(multiple-value-bind (result status)
          ((simple-error (e)
             (format t "An error occured!~%~a~%Reinitializing...~%~%" e)
             (setf *navp-client* nil)
        (let ((actionlib:*action-server-timeout* 10.0))
           (make-shape-action-goal edges radius))))
    (roslisp:ros-info (turtle-shape-action-client) "Nav action finished.")
    (values result status)))

In the above code we define a simple function to convert an edge and radius pair of values into a goal for the action client, and a function that will call said action client, with some error handling built in (for example, if the function is called without an action client being defined, it will (re)initialize one and retry).

Now that the lower level of controlling the TurtleSim is taken care of, it's finally time to look at process modules and their interface to the higher levels. Append the following to your process-modules.lisp file:

(in-package :tut)
(def-process-module actionlib-navigation (action-designator)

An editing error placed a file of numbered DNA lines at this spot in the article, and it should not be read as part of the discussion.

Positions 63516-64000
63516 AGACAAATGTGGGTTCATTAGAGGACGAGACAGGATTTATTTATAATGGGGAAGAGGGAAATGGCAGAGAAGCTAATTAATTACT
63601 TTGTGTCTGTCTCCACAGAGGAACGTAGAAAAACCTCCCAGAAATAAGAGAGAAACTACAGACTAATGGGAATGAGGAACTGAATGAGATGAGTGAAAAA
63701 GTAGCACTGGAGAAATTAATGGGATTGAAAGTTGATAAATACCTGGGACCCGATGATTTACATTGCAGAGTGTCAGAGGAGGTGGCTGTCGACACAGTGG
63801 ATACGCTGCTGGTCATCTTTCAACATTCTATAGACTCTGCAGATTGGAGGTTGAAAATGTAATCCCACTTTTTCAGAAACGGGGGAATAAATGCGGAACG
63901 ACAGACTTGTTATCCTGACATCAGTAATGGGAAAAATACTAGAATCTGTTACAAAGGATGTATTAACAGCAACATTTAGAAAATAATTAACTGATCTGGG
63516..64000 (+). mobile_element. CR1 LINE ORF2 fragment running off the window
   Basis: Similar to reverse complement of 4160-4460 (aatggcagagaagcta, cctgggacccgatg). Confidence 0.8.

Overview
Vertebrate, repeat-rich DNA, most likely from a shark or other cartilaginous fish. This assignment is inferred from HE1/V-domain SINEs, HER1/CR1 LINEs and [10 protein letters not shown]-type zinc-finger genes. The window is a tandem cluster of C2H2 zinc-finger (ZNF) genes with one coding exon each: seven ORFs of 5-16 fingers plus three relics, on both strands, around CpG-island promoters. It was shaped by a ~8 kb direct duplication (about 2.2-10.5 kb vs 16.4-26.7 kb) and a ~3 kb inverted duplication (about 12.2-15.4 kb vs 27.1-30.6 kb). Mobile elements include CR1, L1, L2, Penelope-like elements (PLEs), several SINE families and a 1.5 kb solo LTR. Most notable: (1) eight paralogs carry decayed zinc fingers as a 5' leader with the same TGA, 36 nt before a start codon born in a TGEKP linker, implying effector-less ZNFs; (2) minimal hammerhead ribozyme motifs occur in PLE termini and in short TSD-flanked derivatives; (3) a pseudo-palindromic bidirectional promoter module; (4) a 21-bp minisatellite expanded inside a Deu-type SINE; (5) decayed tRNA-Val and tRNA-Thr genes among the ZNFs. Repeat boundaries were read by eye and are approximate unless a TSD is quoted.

(roslisp:ros-info (turtle-process-modules)
                    "Turtle shape navigation invoked with action designator `~a'."
  (destructuring-bind (command action-goal) (reference action-designator)
    (ecase command
        :edges (turtle-shape-edges action-goal)
        :radius (turtle-shape-radius action-goal))))))
(defmacro with-turtle-process-modules (&body body)

First, we use the cram-process-modules:def-process-module macro to define actionlib-navigation as a process module taking one parameter (action-designator). The process module then chooses which action to perform depending on the command specified in the designator: destructuring-bind maps the results from (reference action-designator) to the variables command and action-goal respectively. Note that the inference rules we defined previously provide a name for the kind of action goal we have (currently, all are draw-shape), and a turtle-shape object. We run an ecase on the kind of goal (currently, we only have the shape case) and use call-shape-action to tell the lower level to move the turtle around, given these parameters we infer from designator resolution.

The with-turtle-process-modules macro is a macro we define for convenience. It allows us to set up a context in which to run commands, knowing that the turtle process modules are all running concurrently. Right now we only have one defined, actionlib-navigation. When we will have several, we will add them to the list we pass to cram-process-modules:with-process-modules-running. Note that the with-process-modules-running macro (and therefore with-turtle-process-modules too) needs to be run inside a top-level form. We will see this below.